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An employer may postpone the start of the proposed flexible working arrangement if the arrangement would have a substantial adverse effect on their business for reasons such as seasonal variations in the volume of the work concerned, the unavailability of a person to carry out the duties of the employee in the employment, or the nature of those duties, but must provide a reasoning for this and consult with the employee.

It is worth noting that a postponement can only be made once unless the reason relates to seasonal variation in the volume of the work concerned, in which case, the arrangement cannot be postponed more than twice.

When the agreed period of flexible working ends, the employee shall be entitled to return to the working arrangements held immediately before it started.

Changes in working patterns and operational processes must be viewed as part of the overall employer’s effort to retain staff and recruit top talent. Adare Human Resource Management’s most recent HR Barometer Report found that Retention, Recruitment and Talent Acquisition are the top two priorities for employers this year and with 63% of employers planning to increase headcount in 2023 it will be important that businesses develop a remote work strategy considering how new policies can be introduced to both support business objectives and assist employees with work-life balance.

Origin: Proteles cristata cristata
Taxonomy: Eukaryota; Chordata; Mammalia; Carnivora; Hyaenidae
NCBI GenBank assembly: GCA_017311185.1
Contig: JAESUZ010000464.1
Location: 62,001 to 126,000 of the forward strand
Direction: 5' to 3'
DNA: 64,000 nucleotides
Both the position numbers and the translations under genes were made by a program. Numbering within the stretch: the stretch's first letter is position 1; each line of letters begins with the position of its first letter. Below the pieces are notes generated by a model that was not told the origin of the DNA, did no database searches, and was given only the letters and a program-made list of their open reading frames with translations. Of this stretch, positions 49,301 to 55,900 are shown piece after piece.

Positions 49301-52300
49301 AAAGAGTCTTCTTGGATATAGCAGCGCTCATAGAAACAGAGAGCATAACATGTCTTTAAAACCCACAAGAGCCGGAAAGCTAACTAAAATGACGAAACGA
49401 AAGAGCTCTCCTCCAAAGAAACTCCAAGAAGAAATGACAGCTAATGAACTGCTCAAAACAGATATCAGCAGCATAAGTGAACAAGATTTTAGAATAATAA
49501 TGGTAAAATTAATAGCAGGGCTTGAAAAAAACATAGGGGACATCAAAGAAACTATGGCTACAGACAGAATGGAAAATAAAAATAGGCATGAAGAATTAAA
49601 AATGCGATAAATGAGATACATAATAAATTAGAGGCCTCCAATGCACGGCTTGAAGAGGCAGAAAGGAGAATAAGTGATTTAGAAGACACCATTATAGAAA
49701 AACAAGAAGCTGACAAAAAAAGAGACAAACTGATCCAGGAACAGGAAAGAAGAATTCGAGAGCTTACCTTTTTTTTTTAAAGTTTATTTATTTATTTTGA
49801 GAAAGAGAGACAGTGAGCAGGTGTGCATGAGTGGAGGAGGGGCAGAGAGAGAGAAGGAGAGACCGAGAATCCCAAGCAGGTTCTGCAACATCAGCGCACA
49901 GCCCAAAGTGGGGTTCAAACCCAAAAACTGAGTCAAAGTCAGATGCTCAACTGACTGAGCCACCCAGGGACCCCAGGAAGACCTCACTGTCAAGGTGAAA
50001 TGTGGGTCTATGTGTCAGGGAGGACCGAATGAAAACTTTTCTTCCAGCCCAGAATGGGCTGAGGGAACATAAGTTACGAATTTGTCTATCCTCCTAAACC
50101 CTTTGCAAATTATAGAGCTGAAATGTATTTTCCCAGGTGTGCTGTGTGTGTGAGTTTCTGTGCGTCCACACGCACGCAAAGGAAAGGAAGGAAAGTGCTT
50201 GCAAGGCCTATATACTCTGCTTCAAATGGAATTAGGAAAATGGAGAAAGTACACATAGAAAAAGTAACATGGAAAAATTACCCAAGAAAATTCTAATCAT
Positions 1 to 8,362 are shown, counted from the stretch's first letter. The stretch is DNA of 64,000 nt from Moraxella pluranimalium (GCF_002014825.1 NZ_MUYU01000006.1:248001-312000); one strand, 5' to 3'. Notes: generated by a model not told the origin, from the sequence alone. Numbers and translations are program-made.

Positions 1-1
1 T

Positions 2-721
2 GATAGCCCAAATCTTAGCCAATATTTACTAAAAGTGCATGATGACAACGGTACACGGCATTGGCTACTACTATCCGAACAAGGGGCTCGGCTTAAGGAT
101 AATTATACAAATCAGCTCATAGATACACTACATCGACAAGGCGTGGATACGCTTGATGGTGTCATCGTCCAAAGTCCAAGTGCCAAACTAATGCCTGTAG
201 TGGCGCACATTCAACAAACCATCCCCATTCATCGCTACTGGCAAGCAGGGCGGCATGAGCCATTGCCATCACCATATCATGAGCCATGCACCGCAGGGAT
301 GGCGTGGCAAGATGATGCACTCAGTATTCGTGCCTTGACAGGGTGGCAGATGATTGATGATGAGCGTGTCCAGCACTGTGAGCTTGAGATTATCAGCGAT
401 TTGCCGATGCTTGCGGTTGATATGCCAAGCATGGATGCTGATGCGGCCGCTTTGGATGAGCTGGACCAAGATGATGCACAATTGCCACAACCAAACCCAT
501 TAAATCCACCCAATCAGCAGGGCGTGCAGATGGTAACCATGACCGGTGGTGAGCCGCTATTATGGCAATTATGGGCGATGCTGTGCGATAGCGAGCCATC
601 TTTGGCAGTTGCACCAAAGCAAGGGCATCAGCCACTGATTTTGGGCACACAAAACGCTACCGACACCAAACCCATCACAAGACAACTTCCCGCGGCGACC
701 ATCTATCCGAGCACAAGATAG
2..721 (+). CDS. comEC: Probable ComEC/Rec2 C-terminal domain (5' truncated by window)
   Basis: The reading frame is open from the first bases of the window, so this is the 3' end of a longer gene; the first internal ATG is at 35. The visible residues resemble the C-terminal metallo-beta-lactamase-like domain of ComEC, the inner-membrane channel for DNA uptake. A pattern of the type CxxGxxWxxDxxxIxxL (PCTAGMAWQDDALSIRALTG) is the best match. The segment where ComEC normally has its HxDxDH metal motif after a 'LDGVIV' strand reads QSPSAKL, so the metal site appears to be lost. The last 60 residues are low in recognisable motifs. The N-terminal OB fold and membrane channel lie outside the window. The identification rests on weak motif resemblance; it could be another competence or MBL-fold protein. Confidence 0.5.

Five Days Unpaid Leave for Serious Medical Care
Under the Bill employees will be entitled to five days unpaid leave per year to provide “significant care or support for a serious medical reason” to certain categories of people for serious medical reasons.  This will be reserved for instances of care given to a specified person who is a child, co-habitant, parent, grandparent, sibling or someone who resides with the employee.

Employees will be required to confirm to their employer in writing, as soon as reasonably practicable, that they intend to take or have taken this leave.

Employers may request evidence of the employee’s relationship with the person requiring care, the nature of the personal care or support required and a medical certificate to evidence the person’s serious medical issue.

This type of leave is subject to a maximum of 5 days in any 12-month period.

Domestic violence
The Bill provides for the introduction of leave for employees for reasons relating to domestic violence. This category of leave will allow an impacted employee to seek medical attention, seek help from victim services organisations, get counselling, relocate, get a court order, take advice, or seek assistance from the Gardaí.

Domestic violence leave will be paid at a rate which may be prescribed by the Minister and will be subject to a maximum of 5 days in any 12 months period.

In addition
The Bill will amend the Maternity Protection Acts to increase the amount of time allowable (without loss of pay) for breastfeeding purposes from 26 to 104 weeks.
Statutory Sick Pay
Since January 1st, 2023, eligible employees are entitled to statutory sick pay (SSP), bringing Ireland in line with most other European countries. The entitlement includes three days paid sick leave in 2023, increasing to five days in 2024, seven days in 2025 and 10 days in 2026.